Guantanamo war crimes tribunal in 'hot mess' over computer problems
GUANTANAMO BAY U.S. NAVAL BASE, Cuba
GUANTANAMO BAY U.S. NAVAL BASE, Cuba (Reuters) - Defense lawyers asked the judge in the Guantanamo war crimes tribunal on Friday to halt pretrial hearings in the 9/11 case until technicians fix a slew of computer and email problems that they said had made it nearly impossible to do their work.
"We're basically put back in the 19th century," said Army Major Jason Wright, who represents the alleged mastermind of the hijack plane attacks, Khalid Sheik Mohammed. "It takes about five to 10 times what it would normally take to do defense functions."
Pentagon technical advisers have said it would take up to 111 days to fix the problems once a contract was signed and money allocated, and that it was unlikely the work could be finished before the start of 2014.
The judge, Army Colonel James Pohl, said he would consider the matter further at a pretrial hearing scheduled to start on September 16 and decide then whether to cancel hearings set for October, November, December and January.
"I understand the serious nature of being able to communicate as a defense counsel," the judge said.
Defense lawyers said emails they sent were not received, investigative files that took years to compile had vanished and outside monitors were able to access their internet searches. Prosecutors and defense lawyers had temporarily been given access to each other's files, they said.
Some of the problems were disclosed earlier in the year. By April they had grown so severe that the chief defense counsel, Air Force Colonel Karen Mayberry, ordered defense lawyers to stop using their Pentagon computers for any confidential casework.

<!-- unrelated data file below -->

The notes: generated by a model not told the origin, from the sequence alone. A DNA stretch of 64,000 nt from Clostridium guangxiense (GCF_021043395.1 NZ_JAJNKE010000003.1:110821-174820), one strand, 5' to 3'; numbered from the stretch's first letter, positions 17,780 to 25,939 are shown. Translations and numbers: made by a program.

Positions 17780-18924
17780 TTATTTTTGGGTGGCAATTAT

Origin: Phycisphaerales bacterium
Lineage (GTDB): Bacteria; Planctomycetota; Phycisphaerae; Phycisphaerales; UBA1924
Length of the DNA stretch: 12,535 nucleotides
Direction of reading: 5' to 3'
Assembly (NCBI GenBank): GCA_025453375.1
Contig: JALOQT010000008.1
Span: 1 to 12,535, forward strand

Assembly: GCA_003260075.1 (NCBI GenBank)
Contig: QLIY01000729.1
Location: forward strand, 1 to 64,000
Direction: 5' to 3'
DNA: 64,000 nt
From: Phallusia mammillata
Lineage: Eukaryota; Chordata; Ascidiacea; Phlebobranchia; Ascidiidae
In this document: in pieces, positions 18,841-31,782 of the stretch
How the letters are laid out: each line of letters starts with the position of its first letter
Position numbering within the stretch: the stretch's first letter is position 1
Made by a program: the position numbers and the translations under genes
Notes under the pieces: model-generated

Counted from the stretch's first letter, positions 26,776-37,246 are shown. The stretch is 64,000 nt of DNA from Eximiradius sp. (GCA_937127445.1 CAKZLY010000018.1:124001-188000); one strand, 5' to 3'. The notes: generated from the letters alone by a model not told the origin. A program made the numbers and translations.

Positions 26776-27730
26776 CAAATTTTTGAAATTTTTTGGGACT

That means that to share draft documents with legal team members in other cities, they load them onto external drives, go to Starbucks and file them via Wi-Fi using their personal computers and personal email accounts, Wright said.
He said the chief of staff for the Pentagon official overseeing the tribunals issued her diagnosis in a conference call on Thursday, declaring: "This is a hot mess."
Clay Trivett, one of the prosecutors, questioned the severity of the problems, noting that the defense lawyers had produced PowerPoint presentations and extensive briefs for 29 legal motions argued at a week-long hearing that ended on Friday.
The problems stem from two main sources, the lawyers said.
Some began when technicians tried to create a mirrored system so work they did in Washington and work they did at the remote Guantanamo naval base were synchronized in both systems. Other issues began with a switch in email servers.
Defense attorney James Harrington, who represents Yemeni prisoner Ramzi bin al Shibh, said he had essentially been reduced to drafting motions with pen and paper.
Another of Mohammed's lawyers, David Nevin, called the problems especially worrisome in a death penalty case that prosecutors have routinely described as the most complex in U.S. history.
"In this day and age you cannot practice law this way," Nevin said.
The five defendants are accused of training and funding the hijackers who rammed four commercial jets into the World Trade Center, the Pentagon and a field in Pennsylvania in 2001, killing nearly 3,000 people. They face charges that include conspiring with al Qaeda, terrorism and murder.
All five skipped court on Friday, the Muslim holy day.
Nine people whose relatives died in the attacks traveled to the base to watch the hearings. They said they had already waited 12 years for a verdict but would be patient if the computer problems caused more delays.
"We want something that stands on appeal," said Stephan Gerhardt, a Canadian citizen whose brother, Ralph, was a Cantor Fitzgerald vice president killed in the World Trade Center. "If it's going to take longer than we'd like it to take, that's fine. We're going to be here 'til the end."
(Editing by David Adams and Christopher Wilson)